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Are interns in the U.S. during World War II granted wage credits?
You are granted wage credits if you were interned at a camp in the U.S. during World War II, if you are of Japanese ancestry. Wage credits are granted for each week that you were 18 or older. The credit for each of these weeks is the greater of:
The highest hourly rate of pay for which you previously worked in any employment multiplied by 40; or
The Federal minimum hourly rate in effect during that time. The minimum wage rate during 1941-1944 was 30 cents per hour, and during 1945-1946, 40 cents per hour. If you were not employed or were self-employed before internment, the amount of wages credited are based on the Federal minimum hourly rate in effect for that period.
Note: You will not receive these credits if a larger benefit would be payable without them; or if you are receiving a monthly benefit from another Federal agency based on the same internment.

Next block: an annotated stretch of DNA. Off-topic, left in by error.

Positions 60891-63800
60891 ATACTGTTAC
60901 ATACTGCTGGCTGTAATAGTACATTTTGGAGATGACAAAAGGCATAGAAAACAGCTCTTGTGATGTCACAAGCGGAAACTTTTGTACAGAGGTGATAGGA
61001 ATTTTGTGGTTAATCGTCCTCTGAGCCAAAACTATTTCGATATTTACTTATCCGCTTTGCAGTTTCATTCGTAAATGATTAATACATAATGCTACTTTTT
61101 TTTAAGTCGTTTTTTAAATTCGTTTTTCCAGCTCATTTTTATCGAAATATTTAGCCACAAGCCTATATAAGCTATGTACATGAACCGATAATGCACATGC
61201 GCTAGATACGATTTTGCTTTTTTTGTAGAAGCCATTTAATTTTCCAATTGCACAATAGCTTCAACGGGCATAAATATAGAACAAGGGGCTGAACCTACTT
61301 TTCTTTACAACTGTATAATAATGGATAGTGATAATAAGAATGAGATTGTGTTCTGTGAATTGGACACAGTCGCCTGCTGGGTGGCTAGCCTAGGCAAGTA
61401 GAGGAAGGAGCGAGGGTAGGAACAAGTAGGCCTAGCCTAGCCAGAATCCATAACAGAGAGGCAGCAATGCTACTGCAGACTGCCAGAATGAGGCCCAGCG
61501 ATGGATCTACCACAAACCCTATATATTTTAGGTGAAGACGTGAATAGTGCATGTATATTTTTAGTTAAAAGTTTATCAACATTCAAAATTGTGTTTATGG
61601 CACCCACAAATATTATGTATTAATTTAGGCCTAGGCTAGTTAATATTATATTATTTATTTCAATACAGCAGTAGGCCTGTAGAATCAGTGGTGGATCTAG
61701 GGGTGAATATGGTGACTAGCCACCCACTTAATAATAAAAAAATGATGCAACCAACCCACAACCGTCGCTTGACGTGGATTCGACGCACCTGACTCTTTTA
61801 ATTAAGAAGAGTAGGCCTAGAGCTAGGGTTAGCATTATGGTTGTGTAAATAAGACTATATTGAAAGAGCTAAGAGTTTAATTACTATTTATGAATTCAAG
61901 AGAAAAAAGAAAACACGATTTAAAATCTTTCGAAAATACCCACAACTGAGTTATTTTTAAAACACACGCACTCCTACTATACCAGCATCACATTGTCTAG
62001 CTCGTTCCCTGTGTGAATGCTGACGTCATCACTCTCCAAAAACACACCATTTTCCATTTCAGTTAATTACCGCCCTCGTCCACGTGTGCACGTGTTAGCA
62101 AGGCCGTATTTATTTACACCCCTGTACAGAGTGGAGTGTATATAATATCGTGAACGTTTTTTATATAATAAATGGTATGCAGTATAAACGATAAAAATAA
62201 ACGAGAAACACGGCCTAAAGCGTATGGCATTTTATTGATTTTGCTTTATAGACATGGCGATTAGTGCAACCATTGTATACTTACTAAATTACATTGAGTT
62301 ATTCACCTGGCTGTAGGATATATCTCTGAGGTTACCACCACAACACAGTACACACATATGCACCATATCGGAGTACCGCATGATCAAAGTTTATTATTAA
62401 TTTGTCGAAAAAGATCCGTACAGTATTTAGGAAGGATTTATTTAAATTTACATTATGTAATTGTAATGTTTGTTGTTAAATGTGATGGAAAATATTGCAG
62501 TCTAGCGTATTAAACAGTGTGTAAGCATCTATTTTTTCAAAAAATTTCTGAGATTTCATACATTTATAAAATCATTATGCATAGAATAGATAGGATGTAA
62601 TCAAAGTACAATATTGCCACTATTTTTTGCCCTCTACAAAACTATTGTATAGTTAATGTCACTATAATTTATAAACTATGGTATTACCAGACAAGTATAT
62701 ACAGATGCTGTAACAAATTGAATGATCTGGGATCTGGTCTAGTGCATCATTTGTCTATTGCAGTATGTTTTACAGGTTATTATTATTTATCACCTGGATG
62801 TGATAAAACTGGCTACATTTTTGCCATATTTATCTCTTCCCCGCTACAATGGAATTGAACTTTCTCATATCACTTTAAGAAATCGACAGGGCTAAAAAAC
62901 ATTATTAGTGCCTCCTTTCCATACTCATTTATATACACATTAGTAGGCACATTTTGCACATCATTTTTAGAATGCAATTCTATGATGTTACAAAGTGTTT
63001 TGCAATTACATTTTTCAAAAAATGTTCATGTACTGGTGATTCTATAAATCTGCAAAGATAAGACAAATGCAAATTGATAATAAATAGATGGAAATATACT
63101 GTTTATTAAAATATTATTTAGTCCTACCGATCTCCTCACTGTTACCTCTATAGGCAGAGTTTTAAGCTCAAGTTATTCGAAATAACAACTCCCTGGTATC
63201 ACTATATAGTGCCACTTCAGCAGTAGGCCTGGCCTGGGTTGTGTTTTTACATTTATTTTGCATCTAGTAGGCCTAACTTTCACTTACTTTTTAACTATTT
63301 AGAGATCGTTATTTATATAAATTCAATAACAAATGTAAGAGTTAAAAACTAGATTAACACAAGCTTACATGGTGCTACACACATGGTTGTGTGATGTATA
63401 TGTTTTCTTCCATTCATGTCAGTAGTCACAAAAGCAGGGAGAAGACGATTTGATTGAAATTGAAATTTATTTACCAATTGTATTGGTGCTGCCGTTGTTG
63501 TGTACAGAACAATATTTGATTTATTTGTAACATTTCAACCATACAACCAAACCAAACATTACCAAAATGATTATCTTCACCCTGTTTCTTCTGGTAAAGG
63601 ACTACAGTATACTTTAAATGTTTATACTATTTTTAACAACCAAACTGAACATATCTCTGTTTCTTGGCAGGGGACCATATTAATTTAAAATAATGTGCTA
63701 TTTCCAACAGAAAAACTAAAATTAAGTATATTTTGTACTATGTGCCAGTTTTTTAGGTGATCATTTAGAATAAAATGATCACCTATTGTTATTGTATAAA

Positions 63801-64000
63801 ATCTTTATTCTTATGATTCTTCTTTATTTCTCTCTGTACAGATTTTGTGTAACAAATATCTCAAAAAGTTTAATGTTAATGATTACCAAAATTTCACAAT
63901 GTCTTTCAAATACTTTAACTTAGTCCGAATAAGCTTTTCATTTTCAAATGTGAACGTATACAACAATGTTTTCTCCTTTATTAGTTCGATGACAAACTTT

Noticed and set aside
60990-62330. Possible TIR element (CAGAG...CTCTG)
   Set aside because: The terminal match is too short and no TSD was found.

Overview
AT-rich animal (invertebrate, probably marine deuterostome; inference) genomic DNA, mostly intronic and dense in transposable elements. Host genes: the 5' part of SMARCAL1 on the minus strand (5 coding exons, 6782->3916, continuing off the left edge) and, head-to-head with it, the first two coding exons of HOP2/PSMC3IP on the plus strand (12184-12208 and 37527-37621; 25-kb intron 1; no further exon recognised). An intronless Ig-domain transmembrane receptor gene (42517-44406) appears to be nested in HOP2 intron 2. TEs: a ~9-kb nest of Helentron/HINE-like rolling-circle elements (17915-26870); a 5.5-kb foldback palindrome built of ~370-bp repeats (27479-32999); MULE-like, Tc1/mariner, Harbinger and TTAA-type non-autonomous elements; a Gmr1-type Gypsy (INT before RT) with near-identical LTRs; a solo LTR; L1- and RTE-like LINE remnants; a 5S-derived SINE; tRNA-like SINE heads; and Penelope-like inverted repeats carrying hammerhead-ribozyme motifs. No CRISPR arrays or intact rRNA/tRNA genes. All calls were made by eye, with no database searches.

Last Revised: March, 2001
- Under what circumstances are veterans NOT eligible for noncontributory wage credits?
- Are noncontributory wage credits granted for military service with a foreign country?
- Deemed Wage Credits After 1956
- Noncontributory Wage Credits Based on Military Service Before 1957
- Can you receive wage credits for military service before 1957?
- Effect of Discharge Under Dishonorable Conditions
- Amount of Retirement Insurance Benefit
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